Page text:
We offer a range of professional development opportunities, including our National Conference and Career Expo, networking, local events, leadership development opportunities to serve on our local and national boards, and a range of member discounts.

What exciting developments are on the horizon for your organization?

We have a number of efforts underway, including education programs which prepare Hispanics for admittance into graduate management schools, professional development and the establishment of a professional development center of excellence, and leadership development, including a program for our officers and staff enables.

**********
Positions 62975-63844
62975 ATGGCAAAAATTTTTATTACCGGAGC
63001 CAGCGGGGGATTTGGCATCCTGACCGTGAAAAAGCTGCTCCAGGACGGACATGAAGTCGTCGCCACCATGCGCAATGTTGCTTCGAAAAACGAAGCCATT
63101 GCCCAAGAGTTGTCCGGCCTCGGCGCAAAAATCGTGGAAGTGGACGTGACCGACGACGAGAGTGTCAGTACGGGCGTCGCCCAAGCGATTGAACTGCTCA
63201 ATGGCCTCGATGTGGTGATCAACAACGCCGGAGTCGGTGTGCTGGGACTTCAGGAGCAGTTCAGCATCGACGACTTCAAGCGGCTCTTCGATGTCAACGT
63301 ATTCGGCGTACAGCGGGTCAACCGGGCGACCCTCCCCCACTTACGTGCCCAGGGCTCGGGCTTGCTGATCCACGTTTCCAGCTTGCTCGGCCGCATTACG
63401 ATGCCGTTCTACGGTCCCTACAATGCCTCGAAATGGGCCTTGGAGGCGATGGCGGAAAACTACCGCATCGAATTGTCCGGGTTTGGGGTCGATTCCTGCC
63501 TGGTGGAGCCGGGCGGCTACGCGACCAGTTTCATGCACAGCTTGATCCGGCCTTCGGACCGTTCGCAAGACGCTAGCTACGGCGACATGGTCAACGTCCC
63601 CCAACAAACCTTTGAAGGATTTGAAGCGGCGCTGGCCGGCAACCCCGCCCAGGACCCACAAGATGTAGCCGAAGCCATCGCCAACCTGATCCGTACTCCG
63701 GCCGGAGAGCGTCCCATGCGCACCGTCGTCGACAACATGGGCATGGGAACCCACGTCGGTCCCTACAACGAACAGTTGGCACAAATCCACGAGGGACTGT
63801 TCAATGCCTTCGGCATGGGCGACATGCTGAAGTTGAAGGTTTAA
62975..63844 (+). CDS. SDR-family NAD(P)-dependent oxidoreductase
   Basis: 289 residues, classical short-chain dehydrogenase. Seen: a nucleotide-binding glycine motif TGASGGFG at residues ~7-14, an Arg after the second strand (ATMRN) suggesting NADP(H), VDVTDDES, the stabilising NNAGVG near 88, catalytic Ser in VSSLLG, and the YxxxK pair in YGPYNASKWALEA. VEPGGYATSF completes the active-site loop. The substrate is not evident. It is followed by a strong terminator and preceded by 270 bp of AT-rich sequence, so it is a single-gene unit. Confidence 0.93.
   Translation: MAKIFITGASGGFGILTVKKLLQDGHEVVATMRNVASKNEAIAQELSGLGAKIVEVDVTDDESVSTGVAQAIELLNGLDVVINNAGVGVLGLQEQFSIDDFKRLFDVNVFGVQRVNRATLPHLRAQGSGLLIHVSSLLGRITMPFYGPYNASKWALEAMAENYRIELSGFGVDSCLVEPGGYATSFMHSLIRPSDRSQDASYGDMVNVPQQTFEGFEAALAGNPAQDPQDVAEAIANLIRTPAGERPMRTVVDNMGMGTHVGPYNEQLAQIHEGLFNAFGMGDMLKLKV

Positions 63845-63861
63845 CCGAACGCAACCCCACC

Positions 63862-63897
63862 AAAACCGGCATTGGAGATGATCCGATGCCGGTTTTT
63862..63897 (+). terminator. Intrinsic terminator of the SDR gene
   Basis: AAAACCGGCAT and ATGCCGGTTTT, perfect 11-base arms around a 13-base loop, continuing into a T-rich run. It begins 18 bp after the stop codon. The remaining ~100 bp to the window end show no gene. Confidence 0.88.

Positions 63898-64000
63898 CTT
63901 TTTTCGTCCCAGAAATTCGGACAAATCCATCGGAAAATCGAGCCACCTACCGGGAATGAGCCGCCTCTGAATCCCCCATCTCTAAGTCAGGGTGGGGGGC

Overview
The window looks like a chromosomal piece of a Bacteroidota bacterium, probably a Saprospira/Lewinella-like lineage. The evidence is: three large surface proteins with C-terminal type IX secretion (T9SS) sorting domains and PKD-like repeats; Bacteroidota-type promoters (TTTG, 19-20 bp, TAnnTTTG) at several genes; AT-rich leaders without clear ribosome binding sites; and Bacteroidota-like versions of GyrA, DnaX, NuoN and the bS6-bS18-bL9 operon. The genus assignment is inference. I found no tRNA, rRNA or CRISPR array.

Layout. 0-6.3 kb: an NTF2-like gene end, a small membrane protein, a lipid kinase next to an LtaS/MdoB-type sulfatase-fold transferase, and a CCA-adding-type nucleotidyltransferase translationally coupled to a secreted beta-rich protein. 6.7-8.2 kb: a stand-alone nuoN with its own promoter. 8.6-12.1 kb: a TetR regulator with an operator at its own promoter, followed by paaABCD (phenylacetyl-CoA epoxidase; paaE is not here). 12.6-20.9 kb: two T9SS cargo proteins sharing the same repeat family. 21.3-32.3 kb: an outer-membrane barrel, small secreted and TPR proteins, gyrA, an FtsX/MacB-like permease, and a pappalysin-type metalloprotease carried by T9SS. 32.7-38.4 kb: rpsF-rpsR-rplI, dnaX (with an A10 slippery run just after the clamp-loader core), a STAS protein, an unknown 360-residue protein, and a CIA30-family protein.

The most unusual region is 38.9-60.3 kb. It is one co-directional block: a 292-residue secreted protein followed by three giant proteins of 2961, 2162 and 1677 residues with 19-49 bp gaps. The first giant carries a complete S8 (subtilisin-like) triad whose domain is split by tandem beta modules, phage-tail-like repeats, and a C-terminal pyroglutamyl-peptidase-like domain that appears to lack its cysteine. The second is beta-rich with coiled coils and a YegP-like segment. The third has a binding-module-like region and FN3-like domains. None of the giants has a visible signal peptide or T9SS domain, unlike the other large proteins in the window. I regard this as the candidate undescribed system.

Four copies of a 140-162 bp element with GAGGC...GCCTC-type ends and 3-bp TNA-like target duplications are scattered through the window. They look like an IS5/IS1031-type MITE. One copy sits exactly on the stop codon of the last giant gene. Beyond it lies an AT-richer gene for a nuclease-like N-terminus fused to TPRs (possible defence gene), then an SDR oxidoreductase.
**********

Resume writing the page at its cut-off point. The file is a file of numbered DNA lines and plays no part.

Visit the NSHMBA on the web...

Member Profile - John Hunter
John HunterEach month we interview members of the In2:InThinking Network to get their perspectives on a variety of questions. This month we asked John Hunter (left) and Gipsie Ranney (below) to provide their insights.  

The Facts:
I have been interested in systemic management improvement since before my career started.  My father, Bill Hunter, ignited an early interest in continual improvement based on data and systemic thinking.  I document my continuing thoughts on this topic in the Curious Cat Management Improvement Blog.

In2:IN Forum Attendance: I have not yet attended the Forum.

Tell us about a recent "a ha" moment.